New gold buying opportunity next week? Watch for price shakeout to $1,425
(Kitco News) Gold remained resilient in the face of risk-on sentiment this week, but a price shakeout towards $1,425 an ounce is still possible with the U.S. employment data due out December 6.
The good news, for now, is that the precious metal is managing to hold on to its mid-$1400 support level amid plenty of risk-on sentiment and record-high equities, analysts told Kitco News on Wednesday ahead of the Thanksgiving holiday in the U.S.
At the time of writing, February Comex futures were last trading at $1,461.40, down 0.41% on the day.
Fed expectations and gold
The reason behind gold’s unyielding levels is the expectation that the Federal Reserve has paused temporarily before cutting again next year, said London Capital Group LCG head of research Jasper Lawler.
While this view holds, gold has a chance to return to its bullish rally once again, Lawler told Kitco News on Wednesday. “The Fed is on hold at the moment and that is related to why the volatility is compressed. At the moment, markets are taking it quite well, gold included, maybe because there is still an idea out there that it is just a pause before another series of cuts,” he said.
This outlook was echoed by TD Securities, which expects two more Fed rate cuts in 2020 that would be triggered by slower growth in the first quarter of next year, said the bank’s commodity strategist Ryan McKay.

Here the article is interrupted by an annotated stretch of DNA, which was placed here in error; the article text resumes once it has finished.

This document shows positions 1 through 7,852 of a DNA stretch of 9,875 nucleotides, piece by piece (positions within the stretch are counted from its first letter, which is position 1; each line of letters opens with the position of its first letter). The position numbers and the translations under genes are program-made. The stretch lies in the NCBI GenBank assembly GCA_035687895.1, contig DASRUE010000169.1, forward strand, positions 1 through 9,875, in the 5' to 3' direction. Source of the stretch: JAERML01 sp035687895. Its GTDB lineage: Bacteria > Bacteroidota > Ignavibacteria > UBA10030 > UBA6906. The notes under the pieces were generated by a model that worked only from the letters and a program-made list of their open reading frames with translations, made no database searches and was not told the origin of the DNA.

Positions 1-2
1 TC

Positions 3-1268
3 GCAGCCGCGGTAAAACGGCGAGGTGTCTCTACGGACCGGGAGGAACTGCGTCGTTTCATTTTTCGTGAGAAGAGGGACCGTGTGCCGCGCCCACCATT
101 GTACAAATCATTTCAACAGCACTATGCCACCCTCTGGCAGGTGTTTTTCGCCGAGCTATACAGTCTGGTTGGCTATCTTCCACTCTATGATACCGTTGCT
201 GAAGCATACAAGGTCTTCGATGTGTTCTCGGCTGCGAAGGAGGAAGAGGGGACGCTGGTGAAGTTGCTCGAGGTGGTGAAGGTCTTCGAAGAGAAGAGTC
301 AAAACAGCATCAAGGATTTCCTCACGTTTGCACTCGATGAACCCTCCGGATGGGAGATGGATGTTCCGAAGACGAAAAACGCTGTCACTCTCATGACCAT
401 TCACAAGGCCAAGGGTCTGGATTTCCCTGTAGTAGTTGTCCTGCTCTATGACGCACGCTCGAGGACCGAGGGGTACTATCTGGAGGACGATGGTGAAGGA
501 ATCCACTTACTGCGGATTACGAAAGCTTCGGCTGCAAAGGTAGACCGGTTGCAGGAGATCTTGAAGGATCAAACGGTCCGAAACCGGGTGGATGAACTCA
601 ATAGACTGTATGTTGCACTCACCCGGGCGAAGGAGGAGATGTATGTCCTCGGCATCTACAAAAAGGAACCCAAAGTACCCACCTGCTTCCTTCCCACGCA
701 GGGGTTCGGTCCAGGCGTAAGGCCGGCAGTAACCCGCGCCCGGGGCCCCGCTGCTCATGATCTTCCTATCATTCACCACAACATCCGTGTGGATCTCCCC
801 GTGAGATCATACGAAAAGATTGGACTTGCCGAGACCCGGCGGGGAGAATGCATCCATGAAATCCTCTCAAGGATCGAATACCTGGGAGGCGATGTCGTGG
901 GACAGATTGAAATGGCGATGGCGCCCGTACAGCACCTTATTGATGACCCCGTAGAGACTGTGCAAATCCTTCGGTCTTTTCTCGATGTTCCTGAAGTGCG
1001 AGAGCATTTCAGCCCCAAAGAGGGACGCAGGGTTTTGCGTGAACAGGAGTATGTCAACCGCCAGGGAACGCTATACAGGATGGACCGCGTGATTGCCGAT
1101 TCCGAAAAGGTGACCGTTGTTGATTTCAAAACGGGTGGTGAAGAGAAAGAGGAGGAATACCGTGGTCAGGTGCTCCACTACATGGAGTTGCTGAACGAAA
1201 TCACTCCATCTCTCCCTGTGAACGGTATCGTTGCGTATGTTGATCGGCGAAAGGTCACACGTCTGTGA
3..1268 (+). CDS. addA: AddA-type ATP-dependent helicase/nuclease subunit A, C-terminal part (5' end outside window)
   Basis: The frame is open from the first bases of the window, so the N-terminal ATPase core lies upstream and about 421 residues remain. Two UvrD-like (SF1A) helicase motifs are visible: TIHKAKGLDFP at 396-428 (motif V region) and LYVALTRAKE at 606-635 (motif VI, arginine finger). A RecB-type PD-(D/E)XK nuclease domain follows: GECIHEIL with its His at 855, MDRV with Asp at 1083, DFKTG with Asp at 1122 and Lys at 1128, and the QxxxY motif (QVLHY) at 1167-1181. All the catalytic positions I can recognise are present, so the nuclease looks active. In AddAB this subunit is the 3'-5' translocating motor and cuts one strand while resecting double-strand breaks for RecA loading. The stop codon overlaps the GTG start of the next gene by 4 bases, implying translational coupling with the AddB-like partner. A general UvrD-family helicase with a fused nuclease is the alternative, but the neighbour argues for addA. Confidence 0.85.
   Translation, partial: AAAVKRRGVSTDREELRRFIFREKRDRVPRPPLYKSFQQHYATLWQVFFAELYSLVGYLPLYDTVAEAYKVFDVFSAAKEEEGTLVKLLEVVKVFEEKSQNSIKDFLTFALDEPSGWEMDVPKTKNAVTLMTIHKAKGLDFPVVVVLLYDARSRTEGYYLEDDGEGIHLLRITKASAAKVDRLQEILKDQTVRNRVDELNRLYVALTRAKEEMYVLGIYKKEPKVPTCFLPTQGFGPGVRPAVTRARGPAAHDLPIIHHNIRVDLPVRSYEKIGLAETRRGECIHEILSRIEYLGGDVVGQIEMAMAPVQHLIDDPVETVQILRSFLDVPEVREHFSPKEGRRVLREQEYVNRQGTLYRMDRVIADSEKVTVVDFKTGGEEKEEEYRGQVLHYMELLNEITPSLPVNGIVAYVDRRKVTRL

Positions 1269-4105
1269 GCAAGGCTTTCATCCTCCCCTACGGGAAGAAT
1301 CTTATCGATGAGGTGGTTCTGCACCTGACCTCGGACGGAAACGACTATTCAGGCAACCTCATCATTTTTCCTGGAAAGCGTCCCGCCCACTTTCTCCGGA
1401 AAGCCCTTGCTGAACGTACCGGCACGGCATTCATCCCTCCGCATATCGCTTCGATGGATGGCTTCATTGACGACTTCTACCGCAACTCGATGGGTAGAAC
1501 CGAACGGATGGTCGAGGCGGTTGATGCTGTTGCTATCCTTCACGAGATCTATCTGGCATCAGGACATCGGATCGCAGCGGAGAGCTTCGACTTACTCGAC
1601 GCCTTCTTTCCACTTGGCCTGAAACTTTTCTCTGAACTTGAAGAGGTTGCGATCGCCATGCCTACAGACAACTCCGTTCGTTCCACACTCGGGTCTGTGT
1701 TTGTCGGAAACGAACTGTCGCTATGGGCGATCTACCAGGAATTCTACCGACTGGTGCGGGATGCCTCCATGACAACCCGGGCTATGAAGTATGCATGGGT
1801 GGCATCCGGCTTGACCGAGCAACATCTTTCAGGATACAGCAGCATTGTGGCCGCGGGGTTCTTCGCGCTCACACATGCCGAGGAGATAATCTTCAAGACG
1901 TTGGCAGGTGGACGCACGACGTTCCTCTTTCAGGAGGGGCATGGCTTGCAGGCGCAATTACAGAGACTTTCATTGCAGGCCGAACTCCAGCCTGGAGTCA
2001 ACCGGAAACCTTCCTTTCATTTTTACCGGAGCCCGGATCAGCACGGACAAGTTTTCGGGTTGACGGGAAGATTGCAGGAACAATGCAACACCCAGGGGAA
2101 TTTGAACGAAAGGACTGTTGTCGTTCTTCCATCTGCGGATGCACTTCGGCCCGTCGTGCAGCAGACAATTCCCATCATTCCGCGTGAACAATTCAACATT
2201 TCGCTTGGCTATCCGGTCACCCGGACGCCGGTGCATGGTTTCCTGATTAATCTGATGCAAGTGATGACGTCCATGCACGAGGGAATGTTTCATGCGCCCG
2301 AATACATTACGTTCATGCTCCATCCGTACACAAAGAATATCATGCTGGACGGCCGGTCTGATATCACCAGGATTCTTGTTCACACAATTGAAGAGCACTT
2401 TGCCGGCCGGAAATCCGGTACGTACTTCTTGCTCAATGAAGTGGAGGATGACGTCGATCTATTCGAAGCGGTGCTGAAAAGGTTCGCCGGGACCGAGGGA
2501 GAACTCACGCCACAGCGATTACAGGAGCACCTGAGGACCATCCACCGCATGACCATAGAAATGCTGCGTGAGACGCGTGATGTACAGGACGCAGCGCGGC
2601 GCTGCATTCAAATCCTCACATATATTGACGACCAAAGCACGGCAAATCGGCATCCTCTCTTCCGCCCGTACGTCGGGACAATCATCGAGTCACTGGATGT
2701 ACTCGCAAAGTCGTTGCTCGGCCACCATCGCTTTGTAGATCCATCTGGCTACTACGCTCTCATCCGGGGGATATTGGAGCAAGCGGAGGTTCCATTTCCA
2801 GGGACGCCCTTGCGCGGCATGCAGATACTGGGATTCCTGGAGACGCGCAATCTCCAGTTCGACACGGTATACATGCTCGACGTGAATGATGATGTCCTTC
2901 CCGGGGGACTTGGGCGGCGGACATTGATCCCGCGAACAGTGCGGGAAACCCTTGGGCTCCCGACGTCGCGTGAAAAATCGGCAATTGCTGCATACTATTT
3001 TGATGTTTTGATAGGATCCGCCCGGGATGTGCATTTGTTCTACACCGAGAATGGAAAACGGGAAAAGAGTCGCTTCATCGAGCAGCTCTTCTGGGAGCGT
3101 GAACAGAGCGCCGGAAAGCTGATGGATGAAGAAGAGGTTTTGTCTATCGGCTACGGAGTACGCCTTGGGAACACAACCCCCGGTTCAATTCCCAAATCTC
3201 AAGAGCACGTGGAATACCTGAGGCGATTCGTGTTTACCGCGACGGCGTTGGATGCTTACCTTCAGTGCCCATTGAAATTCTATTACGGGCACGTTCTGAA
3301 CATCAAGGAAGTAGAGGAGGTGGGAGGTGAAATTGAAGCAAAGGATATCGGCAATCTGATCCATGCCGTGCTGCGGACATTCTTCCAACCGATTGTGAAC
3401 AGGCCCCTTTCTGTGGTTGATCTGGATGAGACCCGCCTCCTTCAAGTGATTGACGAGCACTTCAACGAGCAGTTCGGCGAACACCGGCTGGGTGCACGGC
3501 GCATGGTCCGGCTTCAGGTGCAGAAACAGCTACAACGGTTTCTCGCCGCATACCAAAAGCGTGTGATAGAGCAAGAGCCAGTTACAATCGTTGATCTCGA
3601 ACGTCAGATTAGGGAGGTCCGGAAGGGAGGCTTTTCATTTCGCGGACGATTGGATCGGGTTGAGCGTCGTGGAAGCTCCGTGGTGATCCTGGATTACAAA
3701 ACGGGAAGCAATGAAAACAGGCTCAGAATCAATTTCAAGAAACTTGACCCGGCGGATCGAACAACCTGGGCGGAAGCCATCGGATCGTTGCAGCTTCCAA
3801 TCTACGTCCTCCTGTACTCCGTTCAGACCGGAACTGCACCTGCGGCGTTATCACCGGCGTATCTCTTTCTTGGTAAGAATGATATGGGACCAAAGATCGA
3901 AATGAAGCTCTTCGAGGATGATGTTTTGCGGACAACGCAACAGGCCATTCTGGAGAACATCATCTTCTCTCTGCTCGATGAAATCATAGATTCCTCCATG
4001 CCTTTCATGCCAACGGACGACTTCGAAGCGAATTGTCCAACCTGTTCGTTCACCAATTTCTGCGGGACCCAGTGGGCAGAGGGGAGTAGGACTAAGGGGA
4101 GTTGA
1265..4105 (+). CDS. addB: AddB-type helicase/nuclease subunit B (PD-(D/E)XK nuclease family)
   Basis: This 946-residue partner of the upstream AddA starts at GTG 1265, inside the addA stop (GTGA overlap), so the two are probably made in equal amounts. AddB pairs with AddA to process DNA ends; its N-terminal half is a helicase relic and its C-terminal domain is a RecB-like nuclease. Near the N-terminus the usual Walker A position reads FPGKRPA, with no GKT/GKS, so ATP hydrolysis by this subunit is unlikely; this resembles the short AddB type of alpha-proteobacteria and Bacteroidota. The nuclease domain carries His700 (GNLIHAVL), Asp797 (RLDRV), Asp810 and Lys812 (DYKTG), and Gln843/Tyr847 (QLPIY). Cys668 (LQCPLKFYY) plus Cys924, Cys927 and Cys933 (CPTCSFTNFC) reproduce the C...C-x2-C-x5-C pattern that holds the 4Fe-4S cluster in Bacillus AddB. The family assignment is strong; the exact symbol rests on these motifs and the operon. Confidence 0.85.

“There is clearly an asymmetry within the Fed’s reaction function meaning that while they are on pause right now, they are definitely more likely to cut in the future than they are to hike. A hike seems completely off the table and that continues to support gold,” McKay said.
The U.S. economy is not out of the woods yet with weakness expected during Q1 2020, he said. “[This could] ultimately persuade the Fed to cut two times next year. And for that reason, gold should still be attractive,” McKay stated.
Despite subdued levels this and past week, gold’s price action could be described as impressive, McKay noted, pointing to technicals.
“The way positioning stands, there is a decent risk that you could get a shakeout down towards $1,425 region if we break thought he $1,450 area. But, so far, every time we came down here, we had a little bump back up into the $1,460s,” he said.
As it currently stands, gold is looking like it is consolidating before breaking higher, Lawler pointed out.
The market could see a similar December to last year when equities sold off and gold rose. But, Lawler warned that if volatility stays muted into year-end, gold could continue to “tread water” and “just hover around the same trading range as we’ve been in.”
It was surprising that gold did not pull back below the $1,400 level after peaking at $1,557 earlier this fall, Lawler added.
“I was expecting deeper declines by now, given the general backdrop of more risk-on mood in markets … I am still generally positive on gold, but I was expecting that a month ago we would be sub-$1,400,” he said.
The U.S. dollar is still not high enough to trigger a selloff in gold, he added, noting that investors should pay attention to the VIX index as a gage where gold might be heading — higher volatility could equal higher gold.